Elise is from Fairfax Station, Virginia. She graduated in May 2011 from James Madison University in Harrisonburg, Virginia with a BBA in Economics and a concentration in European Business.

(This article is a product of the Acton Institute — www.acton.org, 161 Ottawa NW, Suite 301, Grand Rapids, MI 49503 — and is reprinted with permission.)


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  • John Paul II used to say that culture, not economics or politics, was the driver of history. I remember reading in George Weigel’s biography of the late Pope, how a young Karol Wojtyla used to participate in clandestine performances of classical Polish plays as a form of cultural resistance to the Nazi occupation of his country.

    I remember thinking, resisting Nazi murder by performing a play? How useless is that? But if you’re out to save the soul of a nation – and that is what the Nazis were trying to crush most of all – then it makes sense.

    The soul of our nation could use saving. Our country is traditionally Protestant. Could we change into something greater – the fullness of the Catholic Faith – in order to save ourselves?

  • Great article and a great line there: “To attribute everything to the economic factor is to perpetuate the terrible lie of the Marxists.” Marx put the horse behind the cart but modern economists have put the horse on top of the cart and expect us to pull it forward.

    Charlie Chaplin mocked the system in Modern Times presenting man as cog in the machine. The truth is not that nice, Communism and Fascism proved that we are not “part” of the machine, we are WHAT FEEDS the machine. Wall Street is the temple where we bring our sacrifices and hope for a blessing from the gods of finance. Some authors have even called New York “The New Jerusalem.” A refined form of blasphemy indeed, a bad copy of the Temple of God.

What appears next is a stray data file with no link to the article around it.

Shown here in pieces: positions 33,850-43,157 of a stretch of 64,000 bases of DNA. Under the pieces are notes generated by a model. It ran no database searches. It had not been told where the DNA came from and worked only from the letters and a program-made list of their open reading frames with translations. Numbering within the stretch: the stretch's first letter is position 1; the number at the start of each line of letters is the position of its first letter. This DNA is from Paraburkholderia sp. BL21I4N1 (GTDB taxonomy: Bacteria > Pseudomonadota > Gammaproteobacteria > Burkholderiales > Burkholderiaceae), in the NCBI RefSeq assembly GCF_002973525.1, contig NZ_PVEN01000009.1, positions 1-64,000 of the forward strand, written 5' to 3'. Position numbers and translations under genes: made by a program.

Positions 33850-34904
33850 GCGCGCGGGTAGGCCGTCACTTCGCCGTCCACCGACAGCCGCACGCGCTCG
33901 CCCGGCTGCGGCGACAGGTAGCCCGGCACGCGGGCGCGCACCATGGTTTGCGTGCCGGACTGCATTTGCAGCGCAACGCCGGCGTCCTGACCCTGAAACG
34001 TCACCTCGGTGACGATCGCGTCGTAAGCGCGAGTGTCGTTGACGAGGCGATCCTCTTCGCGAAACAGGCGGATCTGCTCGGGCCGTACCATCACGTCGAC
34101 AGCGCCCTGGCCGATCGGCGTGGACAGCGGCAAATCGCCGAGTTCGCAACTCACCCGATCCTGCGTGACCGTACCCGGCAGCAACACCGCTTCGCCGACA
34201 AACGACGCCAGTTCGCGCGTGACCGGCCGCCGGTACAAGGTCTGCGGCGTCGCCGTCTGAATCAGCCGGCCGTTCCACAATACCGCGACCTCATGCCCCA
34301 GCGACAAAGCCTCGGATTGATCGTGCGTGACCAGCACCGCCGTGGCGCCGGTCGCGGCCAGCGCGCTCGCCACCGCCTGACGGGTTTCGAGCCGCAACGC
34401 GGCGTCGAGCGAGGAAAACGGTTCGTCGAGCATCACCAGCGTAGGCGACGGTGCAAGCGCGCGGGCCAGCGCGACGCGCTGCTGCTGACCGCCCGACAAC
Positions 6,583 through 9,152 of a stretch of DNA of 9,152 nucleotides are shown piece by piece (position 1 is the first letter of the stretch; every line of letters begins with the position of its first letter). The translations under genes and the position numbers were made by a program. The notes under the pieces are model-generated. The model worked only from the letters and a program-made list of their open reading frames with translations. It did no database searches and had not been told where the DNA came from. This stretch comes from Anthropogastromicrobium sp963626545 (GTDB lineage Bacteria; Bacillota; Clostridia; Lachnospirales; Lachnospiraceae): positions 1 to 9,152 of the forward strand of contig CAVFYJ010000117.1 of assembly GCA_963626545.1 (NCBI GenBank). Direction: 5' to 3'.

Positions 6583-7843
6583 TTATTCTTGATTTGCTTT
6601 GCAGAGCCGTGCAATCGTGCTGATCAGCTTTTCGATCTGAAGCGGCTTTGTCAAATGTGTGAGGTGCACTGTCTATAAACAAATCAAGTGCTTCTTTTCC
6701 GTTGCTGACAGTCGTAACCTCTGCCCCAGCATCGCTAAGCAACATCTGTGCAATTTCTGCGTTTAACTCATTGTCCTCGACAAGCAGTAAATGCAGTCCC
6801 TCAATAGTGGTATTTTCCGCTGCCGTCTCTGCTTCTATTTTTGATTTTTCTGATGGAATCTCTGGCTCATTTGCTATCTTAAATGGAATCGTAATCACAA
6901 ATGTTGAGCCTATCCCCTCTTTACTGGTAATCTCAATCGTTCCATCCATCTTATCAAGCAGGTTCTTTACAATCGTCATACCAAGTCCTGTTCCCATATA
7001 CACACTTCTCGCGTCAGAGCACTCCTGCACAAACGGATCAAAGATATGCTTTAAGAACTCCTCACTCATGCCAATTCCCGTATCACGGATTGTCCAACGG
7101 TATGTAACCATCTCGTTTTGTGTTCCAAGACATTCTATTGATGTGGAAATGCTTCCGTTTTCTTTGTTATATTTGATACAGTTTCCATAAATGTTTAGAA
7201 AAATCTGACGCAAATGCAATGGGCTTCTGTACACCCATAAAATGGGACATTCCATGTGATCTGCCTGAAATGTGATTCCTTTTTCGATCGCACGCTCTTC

If you think of Solomon’s Temple and its divine design you shall see that it is a womb. Deep inside that figurative womb lives the Source of Life in the Holy of Hollies. Around the temple there are areas prepared for different groups of people: the High Priest, the priests, the Levites, the men of Israel, the women and the children of Israel, the convert gentiles, etc. Everyone has a place. Seen from above you can describe it as a figurative woman, the “gunai” of Genesis 3:15 with all her children, her family. We all know who she is: Our Blessed Mother.

    To that Temple the people brought their children to be dedicated, the tenth of the fruit of their labor to feed the men of God, their sins to be forgiven. The Temple is a model for the family of mankind with life emanating from its sacred figure of Mary’s womb. That is the model for our society, a family model where subsidiarity and solidarity are the fertile soil where God grows His children in peace and prosperity “satisfying the desire of every soul.” It is the triumph of life.

    The economic system of this world is the opposite. It is more aptly symbolized by the temple of Baal where people bring their children to be sacrificed, where the priests ravage the land to satisfy their desires and only their desires, where lies and superstition chain the souls to an early death: all ends up feeding Baal, it is the triumph of death.

    We are now approaching the time when this nation will have to take one road or the other. The scam is about to be uncovered and its unholy lies are about to be revealed. They are already dumping money on the streets in a vain hope to revive what they have been killing for decades. Just as it has been predicted.

    This is getting interesting.